The royal Flabellifer


When Walter Gropius built a little house for himself in Lincoln, Massachusetts, he included a screened in porch to (as his friend, Siegfried Giedion, puts it) “catch eastern and western breezes during the hot and humid summers.” Gropius built his house in 1938. Giedion gave his lectures, Space, Time and Architecture, about the same year. Giedion later expanded his lectures into a book,which went into three editions – but even in the fifties edition, he mentions “air conditioning” only once, with a reference to a building by Le Corbusier that “attempts a very simplified type of airconditioning”, with a footnote referencing Frank Lloyd Wright’s claim to have built the first air conditioned office building in Buffalo, New York.

The lack of concern for air conditioning is, in a sense, inscribed in the grandiose title of the book – Space and Time are monumental, while seasons, with their fits of hot and cold, are the very stuff of what Giedion might call “transient facts” – they are seasonal.

From the American p.o.v., Europe is painfully underserved by the air conditioning industry. From the European point of view, all of America’s gaudy wastefulness is epitomized by the enormous effort spent in blowing hot air into hot rooms in the summer. That effort has an effect beyond ductwork: for instance, it advantages the sealed window. Opening a window or a windowed door (such as the one I am sitting next to as I type this) has a pretty interesting psychological effect. One can see it, for instance, in Hitchcock’s Rear Window, which looks at a New York City in which private life, in the summer, is conducted half outdoors, on fire escapes and porches.  Rear Window is so theatrical because real life was so theatrical; apartments weren’t castles, and the suburban house was not a monad set down on a plat seeded with antiseptic grasses, even if Mr. Blanding’s dream house was something like this.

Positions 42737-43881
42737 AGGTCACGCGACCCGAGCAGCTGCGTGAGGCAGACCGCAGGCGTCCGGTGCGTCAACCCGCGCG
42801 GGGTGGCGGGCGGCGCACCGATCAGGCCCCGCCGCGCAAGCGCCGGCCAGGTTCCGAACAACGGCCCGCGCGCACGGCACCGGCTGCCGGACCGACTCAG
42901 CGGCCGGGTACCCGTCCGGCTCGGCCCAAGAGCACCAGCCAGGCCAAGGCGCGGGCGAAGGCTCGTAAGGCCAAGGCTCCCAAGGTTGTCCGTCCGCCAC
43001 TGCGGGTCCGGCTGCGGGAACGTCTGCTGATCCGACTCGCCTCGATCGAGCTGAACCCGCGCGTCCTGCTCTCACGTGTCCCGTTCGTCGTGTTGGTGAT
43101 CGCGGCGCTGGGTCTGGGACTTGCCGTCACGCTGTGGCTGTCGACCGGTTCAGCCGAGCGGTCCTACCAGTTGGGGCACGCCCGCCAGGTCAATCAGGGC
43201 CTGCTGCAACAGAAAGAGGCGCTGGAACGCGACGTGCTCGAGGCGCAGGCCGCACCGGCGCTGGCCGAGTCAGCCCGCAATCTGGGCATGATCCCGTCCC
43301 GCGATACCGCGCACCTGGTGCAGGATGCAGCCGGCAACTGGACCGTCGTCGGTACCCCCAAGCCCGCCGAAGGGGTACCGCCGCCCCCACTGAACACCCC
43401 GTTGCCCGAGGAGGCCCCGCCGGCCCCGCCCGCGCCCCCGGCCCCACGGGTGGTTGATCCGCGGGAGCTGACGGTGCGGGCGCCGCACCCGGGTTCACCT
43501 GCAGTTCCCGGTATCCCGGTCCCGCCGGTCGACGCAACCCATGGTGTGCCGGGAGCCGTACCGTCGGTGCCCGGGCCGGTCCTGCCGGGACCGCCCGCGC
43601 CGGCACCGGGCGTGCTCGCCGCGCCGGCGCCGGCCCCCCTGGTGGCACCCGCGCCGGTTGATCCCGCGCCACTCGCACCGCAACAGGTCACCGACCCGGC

I am the son of an HVAC man, so my mind naturally strays to climate control in the summer. We just went down to Montpellier, which was hot. Not that hot, not as hot as it gets in August, but somewhat hot. The mornings, though, were amazingly pleasant, the bird life was hopping, and the inducements to slow down and lie prone on some chaise lounge were not unpleasant, especially when the reality was accompanied by a cold beer. So men and my bourgeois softened hide couldn’t really complain. Still, the lack of air conditioning does provide a sort of control experiment – an experiment in climate control – that is interesting.

In Ancient Egypt, the equivalent of your friendly Air Conditioning man was the royal Flabellifer – the fan bearer. In those times, the artificial breeze was a product of an ostrich feather fan, and the royal nose was pleased by bouquets of flowers that were waved about at the same time. The royal fanbearer, apparently, was an enormously important post, perhaps because nobody knows more about the pharaoh than the primitive climate control guy sitting two feet behind him all day. There were no folding fans in Egypt – in the fan literature, this innovation is attributed to the Japanese of a much later date. The fan is, in a sense, a poetic continuation of two things: the leaves of trees and the wings of birds. Both leaves and feathers play a big role in the decoration of fans. It must have been a big kick for ancient homo sapiens to pluck a palm leaf and agitate it, thus becoming a mini-wind maker. The cosmos in our hand – the ancient dream! Who knew that from such primitive fashionings we would, in a remarkably short time, get our grubby hands on the atmosphere and stratosphere of the whole planet!

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